Kungas don't exist anymore, but their existence is mentioned in ancient Cuneiform scriptures and art. Four thousand five hundred years ago in ancient Mesopotamia, the Kunga was a starring animal of the Bronze age elites, much before horses arrived here. Archaeologists have suspected that the Kunga resulted from cross-breeding of some kind.
A latest analysis of ancient DNA has confirmed that Kungas indeed resulted from cross-breeding conducted by humans. A cross between a female donkey and a male Syrian wild ass, the Kunga has become the first known instance of human-engineered species. The research published in Science Advances on January 14 concluded that Kunga was a production far beyond the traditional processes of animal domestication by humans.
Eva-Maria Geigl, of the University of Paris and one of the authors of the study commented on the findings saying, "From the skeletons, we knew they were equids [horse-like animals], but they did not fit the measurements of donkeys, and they did not fit the measurements of Syrian wild asses. So they were somehow different, but it was not clear what the difference was." The new research showed that Kungas were strong, fast, but sterile hybrid species.
As the Kungas were sterile animals, similar to many hybrid species like the mules, each of them were to be produced by cross-breeding between a domesticated female donkey with a wild ass, which was indeed a difficult task. The wild asses were stronger and could run faster than the donkeys. It was possible that even the Kungas were very difficult to tame, according to Geigl.
"They really bio-engineered these hybrids. There were the earliest hybrids ever, as far as we know, and they had to do that each time for each Kunga that was produced — so this explains why they were so valuable," Geigl commented further. Ancient scriptures say that Kungas were a prized possession for their strength and fastness, and for this reason, they were expensive.
In the new study, the researchers analysed the bones excavated from a princely burial site, the Tell Umm el-Marra in Northern Syria, dated back to the early Bronze period between 3000 BC and 2000 BC. Tell Umm el-Marra is in Aleppo of Syria. The excavation site is thought to be the ruins of an ancient city named Tuba, which Egyptian inscriptions have mentioned.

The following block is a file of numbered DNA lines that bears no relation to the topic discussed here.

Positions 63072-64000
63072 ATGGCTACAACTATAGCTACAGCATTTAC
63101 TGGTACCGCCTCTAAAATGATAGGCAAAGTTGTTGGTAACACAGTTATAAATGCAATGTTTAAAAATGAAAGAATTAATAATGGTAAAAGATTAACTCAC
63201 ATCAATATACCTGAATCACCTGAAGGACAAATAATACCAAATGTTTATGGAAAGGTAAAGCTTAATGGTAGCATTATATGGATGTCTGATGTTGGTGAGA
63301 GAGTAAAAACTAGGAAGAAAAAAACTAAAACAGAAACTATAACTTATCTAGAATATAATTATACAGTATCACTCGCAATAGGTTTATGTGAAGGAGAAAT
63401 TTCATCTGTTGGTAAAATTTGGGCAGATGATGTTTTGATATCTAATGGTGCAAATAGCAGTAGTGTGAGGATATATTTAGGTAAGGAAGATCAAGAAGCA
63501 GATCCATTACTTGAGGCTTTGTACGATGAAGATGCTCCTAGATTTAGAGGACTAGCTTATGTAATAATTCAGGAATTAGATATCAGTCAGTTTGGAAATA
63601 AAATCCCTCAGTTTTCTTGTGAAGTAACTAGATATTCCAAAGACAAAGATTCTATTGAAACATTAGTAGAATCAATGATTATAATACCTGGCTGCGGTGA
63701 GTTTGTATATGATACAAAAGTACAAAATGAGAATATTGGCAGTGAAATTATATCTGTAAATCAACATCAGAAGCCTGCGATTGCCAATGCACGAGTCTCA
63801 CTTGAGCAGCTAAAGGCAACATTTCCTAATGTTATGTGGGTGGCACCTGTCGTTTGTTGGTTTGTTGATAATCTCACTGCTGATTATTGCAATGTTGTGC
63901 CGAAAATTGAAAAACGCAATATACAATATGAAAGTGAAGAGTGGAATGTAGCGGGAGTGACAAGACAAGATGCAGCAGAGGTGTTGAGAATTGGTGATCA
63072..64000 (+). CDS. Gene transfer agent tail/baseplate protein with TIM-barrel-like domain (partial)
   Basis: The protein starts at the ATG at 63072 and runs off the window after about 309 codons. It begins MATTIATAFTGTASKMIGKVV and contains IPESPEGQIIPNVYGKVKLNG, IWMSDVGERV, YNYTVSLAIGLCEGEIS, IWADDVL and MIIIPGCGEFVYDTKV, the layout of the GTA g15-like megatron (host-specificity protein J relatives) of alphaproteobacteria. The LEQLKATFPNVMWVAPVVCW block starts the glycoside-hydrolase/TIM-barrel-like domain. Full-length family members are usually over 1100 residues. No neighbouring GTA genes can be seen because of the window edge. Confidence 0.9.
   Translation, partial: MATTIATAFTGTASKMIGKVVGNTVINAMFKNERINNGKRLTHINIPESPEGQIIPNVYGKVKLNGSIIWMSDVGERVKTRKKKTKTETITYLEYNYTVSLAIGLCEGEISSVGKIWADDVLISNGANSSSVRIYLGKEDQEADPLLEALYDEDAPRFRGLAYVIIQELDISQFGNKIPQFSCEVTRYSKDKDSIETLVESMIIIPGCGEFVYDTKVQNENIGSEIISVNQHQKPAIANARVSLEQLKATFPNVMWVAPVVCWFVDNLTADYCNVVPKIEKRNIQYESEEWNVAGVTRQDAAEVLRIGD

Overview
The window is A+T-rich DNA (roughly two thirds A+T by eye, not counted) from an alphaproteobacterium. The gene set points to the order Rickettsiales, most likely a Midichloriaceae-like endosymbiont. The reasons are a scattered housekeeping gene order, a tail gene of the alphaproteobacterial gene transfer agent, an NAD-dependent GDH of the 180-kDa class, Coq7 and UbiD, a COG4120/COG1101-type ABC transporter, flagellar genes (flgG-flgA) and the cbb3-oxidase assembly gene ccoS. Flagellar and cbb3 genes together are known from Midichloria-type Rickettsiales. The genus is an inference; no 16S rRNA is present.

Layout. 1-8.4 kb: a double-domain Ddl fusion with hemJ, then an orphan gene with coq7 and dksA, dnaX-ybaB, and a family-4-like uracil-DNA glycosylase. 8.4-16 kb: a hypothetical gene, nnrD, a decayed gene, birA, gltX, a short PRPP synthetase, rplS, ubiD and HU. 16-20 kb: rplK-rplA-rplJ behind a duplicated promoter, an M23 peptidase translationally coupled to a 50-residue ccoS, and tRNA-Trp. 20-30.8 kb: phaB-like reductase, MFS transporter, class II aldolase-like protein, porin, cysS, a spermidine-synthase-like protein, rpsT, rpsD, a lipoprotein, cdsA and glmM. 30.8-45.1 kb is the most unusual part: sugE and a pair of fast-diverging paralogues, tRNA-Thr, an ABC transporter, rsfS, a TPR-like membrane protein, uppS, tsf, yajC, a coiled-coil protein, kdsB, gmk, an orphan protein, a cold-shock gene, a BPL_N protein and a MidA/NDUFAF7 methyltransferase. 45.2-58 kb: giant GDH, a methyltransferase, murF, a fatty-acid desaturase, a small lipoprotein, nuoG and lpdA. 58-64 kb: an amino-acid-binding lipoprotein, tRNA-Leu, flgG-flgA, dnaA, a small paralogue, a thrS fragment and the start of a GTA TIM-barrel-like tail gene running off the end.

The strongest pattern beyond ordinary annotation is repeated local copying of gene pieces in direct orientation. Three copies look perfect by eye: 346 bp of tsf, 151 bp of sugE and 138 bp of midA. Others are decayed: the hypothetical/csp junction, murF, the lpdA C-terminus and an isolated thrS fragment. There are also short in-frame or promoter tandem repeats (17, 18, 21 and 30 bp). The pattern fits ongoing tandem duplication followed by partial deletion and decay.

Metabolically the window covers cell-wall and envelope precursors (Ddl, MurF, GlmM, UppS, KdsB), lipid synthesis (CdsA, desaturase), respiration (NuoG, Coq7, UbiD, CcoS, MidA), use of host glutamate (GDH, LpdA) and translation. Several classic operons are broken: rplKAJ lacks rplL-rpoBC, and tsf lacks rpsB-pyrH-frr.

The researchers of the new study compared the genome collected from the bones of the last Syrian wild ass from Vienna with the genome of an 11,000-year-old bone of a wild ass, unearthed at another archaeological site, Gobekli Tepe, which is now south-eastern Turkey. It needs to be mentioned here that the last Syrian wild ass died in 1927 at the world's oldest zoo in Vienna—the Tiergarten Schonbrunn. The remains of the last Syrian wild ass are preserved in the city's natural history museum.
The comparison of the genomes revealed that both the animals were members of the same species. However, the ancient wild ass was much larger, Giegl remarked. This suggests that the Syrian wild ass had become smaller in size gradually, pertaining to environmental pressures, for example, hunting.
The bones used in the new study were excavated by Jill Weber, a co-author and an archaeologist at the University of Pennsylvania, ten years ago. Weber had a view in the beginning that the animal remains excavated from Tell Umm el-Marra should be Kungas because their teeth showed the signs of putting harnesses, and patterns of wear showed that they had been fed purposefully, unlike leaving to graze like other donkeys.
Kungas could run faster than the horses, which made them a good choice for pulling war wagons, which probably continued even after domesticated horses were introduced in Mesopotamia, according to Geigl. However, after the death of the last Kunga, there had been no more interbreeding between donkey and wild ass to produce them, and a reason might be the domesticated horses, which were easier to breed, Giegl further explained.